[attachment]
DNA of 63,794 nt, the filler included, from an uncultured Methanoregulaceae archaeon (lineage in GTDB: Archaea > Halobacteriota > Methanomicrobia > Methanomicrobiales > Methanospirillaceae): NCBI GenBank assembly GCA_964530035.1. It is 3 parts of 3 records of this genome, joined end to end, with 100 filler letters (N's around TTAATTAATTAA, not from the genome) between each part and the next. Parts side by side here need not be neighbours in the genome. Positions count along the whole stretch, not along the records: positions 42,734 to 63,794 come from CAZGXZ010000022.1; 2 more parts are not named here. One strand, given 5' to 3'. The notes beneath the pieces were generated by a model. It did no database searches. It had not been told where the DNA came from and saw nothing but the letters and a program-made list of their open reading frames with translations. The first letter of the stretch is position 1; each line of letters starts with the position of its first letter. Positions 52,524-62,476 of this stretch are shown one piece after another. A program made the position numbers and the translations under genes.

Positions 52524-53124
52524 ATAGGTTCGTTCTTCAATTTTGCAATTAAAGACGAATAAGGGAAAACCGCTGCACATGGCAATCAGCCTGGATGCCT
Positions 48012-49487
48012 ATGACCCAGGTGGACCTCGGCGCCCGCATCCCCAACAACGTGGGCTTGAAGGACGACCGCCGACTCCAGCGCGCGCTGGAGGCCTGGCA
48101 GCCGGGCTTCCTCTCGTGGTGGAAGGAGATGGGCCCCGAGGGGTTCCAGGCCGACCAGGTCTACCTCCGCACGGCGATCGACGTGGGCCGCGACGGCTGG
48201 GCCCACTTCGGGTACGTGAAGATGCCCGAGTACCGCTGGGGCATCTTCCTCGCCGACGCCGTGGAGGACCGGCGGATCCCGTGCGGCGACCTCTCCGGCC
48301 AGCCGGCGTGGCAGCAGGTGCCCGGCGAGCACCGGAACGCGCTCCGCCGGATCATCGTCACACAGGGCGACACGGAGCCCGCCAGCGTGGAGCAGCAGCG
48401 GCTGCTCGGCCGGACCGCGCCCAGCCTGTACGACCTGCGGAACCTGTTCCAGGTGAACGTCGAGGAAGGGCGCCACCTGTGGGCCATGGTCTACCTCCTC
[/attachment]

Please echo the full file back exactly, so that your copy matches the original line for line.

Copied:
DNA of 63,794 nt, the filler included, from an uncultured Methanoregulaceae archaeon (lineage in GTDB: Archaea > Halobacteriota > Methanomicrobia > Methanomicrobiales > Methanospirillaceae): NCBI GenBank assembly GCA_964530035.1. It is 3 parts of 3 records of this genome, joined end to end, with 100 filler letters (N's around TTAATTAATTAA, not from the genome) between each part and the next. Parts side by side here need not be neighbours in the genome. Positions count along the whole stretch, not along the records: positions 42,734 to 63,794 come from CAZGXZ010000022.1; 2 more parts are not named here. One strand, given 5' to 3'. The notes beneath the pieces were generated by a model. It did no database searches. It had not been told where the DNA came from and saw nothing but the letters and a program-made list of their open reading frames with translations. The first letter of the stretch is position 1; each line of letters starts with the position of its first letter. Positions 52,524-62,476 of this stretch are shown one piece after another. A program made the position numbers and the translations under genes.

Positions 52524-53124
52524 ATAGGTTCGTTCTTCAATTTTGCAATTAAAGACGAATAAGGGAAAACCGCTGCACATGGCAATCAGCCTGGATGCCT
Positions 48012-49487
48012 ATGACCCAGGTGGACCTCGGCGCCCGCATCCCCAACAACGTGGGCTTGAAGGACGACCGCCGACTCCAGCGCGCGCTGGAGGCCTGGCA
48101 GCCGGGCTTCCTCTCGTGGTGGAAGGAGATGGGCCCCGAGGGGTTCCAGGCCGACCAGGTCTACCTCCGCACGGCGATCGACGTGGGCCGCGACGGCTGG
48201 GCCCACTTCGGGTACGTGAAGATGCCCGAGTACCGCTGGGGCATCTTCCTCGCCGACGCCGTGGAGGACCGGCGGATCCCGTGCGGCGACCTCTCCGGCC
48301 AGCCGGCGTGGCAGCAGGTGCCCGGCGAGCACCGGAACGCGCTCCGCCGGATCATCGTCACACAGGGCGACACGGAGCCCGCCAGCGTGGAGCAGCAGCG
48401 GCTGCTCGGCCGGACCGCGCCCAGCCTGTACGACCTGCGGAACCTGTTCCAGGTGAACGTCGAGGAAGGGCGCCACCTGTGGGCCATGGTCTACCTCCTC